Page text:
Faced with the contradictory news of the new low-cost Mac (MacCheap?), a number of people on Usenet have started talking about the possibilities of reverse engineering the Mac ROMs along with the rest of the Mac hardware. That way a company could compete with Apple by lowering prices significantly. Unfortunately, reverse engineering is fraught with legal problems and even more importantly, is a huge amount of work. Most people on the net felt that it could not be done economically or within a reasonable time span, although a number of other options and related issues were raised.
Someone mentioned the MCP (Macintosh Compatibility Package) from Screenplay Systems. MCP is not exactly a case of reverse engineering, but it is a set of libraries that allow Mac source code to be ported relatively easily to a PC-clone.
Another more attractive option is to try to persuade Apple to license out the MacOS and the ROM chips from the Mac Plus and SE, both of which are essentially obsolete but functional. Apple would gain revenue that could be significant (as Adobe did with licensing PostScript) and would not have to continue manufacturing the Plus and SE. Third parties could then take the legally licensed ROMs and MacOS and manufacture extremely cheap Mac-clones that would by definition (i.e. built into the license agreement) be completely Mac-compatible. Users would benefit from having a cheap Mac to start with that would compete with the low-priced PC-clones. Additionally, those of us looking for a cheap Macintosh portable might find a few more options. Apple would benefit from increased popularity as people wanted to move up to the newer and faster machines that would only be available from Apple. And Steve Jobs would come back to Apple to design the nExt Macintosh. OK, so it’s all a tad farfetched.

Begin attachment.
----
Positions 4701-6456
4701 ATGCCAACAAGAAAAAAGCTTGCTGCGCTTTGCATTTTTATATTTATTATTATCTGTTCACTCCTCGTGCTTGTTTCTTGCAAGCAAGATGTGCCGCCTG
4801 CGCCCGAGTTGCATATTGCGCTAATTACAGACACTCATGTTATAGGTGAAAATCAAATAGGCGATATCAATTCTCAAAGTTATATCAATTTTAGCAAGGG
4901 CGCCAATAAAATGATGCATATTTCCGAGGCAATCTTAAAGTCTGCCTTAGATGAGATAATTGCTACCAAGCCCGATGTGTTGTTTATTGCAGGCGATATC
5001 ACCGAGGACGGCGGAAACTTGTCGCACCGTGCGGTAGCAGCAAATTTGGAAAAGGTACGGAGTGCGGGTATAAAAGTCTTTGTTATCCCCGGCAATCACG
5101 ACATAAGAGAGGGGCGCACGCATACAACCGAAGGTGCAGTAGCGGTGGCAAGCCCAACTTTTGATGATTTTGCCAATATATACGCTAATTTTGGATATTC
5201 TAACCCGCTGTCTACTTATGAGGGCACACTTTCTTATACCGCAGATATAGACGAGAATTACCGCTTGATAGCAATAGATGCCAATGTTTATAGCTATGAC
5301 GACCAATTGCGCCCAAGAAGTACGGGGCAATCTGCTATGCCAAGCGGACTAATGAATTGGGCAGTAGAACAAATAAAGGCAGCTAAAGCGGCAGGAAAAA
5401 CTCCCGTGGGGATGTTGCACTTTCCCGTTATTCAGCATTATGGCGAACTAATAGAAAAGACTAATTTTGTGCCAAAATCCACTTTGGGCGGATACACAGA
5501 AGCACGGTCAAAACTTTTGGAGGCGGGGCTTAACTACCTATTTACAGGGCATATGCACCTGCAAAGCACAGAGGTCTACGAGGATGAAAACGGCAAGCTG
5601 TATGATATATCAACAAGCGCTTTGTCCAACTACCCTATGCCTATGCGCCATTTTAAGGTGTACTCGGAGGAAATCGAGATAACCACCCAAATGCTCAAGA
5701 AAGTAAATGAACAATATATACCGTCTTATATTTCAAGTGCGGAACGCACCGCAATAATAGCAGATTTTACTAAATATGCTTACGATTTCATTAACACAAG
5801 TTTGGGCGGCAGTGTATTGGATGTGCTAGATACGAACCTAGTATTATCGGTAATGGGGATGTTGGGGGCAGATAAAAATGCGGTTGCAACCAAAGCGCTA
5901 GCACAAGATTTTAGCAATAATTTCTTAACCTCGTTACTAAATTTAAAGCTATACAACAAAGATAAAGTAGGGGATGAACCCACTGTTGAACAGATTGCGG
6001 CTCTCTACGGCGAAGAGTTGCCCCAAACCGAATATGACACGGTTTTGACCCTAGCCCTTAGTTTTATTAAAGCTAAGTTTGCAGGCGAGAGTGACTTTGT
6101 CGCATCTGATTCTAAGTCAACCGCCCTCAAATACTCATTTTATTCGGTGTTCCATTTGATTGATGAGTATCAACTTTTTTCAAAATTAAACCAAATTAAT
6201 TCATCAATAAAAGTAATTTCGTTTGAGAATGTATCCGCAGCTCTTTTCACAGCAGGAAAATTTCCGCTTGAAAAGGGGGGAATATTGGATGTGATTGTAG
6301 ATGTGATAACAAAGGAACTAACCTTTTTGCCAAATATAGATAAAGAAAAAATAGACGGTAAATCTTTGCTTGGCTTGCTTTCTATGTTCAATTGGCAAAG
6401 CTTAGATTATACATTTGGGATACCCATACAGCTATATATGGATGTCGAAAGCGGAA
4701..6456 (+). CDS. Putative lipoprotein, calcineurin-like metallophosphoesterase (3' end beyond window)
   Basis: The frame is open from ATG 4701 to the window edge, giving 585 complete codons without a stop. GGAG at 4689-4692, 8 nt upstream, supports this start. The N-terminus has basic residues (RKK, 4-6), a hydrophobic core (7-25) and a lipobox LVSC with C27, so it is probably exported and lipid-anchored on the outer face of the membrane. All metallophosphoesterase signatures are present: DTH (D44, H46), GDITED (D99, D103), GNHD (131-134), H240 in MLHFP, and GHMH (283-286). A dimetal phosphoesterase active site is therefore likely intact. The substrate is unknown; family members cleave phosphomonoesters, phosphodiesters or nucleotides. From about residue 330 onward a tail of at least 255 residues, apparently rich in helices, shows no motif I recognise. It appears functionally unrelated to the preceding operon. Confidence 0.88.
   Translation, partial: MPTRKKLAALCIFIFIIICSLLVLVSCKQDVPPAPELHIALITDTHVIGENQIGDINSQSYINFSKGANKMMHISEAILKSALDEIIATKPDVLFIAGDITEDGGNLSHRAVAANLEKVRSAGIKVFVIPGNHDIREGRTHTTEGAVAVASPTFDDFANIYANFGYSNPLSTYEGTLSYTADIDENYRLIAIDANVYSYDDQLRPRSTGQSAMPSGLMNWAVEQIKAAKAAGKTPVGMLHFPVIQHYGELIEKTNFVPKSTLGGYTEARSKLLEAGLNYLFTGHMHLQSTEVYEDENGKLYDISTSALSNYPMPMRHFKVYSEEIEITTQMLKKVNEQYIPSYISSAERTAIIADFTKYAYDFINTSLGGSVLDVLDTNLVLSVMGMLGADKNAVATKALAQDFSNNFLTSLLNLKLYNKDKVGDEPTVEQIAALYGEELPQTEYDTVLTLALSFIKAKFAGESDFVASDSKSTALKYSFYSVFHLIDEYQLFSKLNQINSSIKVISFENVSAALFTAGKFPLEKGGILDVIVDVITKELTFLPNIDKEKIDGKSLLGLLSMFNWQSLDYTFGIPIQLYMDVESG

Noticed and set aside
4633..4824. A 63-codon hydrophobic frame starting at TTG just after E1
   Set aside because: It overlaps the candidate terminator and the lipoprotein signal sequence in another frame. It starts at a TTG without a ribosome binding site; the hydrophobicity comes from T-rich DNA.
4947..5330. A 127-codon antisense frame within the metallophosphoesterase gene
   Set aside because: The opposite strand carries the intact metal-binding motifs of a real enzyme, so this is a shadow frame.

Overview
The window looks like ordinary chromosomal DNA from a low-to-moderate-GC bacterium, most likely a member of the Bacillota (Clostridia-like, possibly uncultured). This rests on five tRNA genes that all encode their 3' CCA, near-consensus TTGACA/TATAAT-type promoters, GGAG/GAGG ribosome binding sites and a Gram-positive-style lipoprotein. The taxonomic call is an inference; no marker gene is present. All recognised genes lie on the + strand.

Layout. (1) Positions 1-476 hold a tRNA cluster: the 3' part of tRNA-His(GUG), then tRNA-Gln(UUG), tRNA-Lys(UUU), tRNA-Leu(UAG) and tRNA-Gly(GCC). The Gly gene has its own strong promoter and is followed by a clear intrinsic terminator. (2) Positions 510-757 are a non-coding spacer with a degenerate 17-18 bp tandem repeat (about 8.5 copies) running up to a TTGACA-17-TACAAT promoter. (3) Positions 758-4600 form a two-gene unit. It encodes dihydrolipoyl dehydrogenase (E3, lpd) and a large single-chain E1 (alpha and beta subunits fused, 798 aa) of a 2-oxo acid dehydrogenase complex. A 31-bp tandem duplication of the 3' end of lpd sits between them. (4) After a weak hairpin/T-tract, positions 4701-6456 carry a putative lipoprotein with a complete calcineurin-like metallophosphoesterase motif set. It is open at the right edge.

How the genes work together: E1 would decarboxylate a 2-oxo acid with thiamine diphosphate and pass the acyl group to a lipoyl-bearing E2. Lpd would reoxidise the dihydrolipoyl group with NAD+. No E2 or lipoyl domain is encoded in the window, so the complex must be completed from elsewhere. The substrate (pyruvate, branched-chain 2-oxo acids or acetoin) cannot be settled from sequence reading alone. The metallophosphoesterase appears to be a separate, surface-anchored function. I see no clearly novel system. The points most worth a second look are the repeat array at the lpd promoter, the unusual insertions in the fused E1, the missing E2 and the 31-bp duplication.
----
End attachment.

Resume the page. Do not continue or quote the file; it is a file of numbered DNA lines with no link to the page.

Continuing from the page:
On the dark side, Apple might feel that it would be losing control of the Mac line and would be losing profits to be made from the Plus and SE, especially considering the automated production lines for those two machines presumably require little financial input at this point. If the clone manufacturers broke the license agreement, Apple could be faced with the same sort of pseudo-compatible mess they had with the Apple II and that IBM faced at first with the PC.
InfoWorld — 18-Jun-90, Vol. 12, #25, pg. 18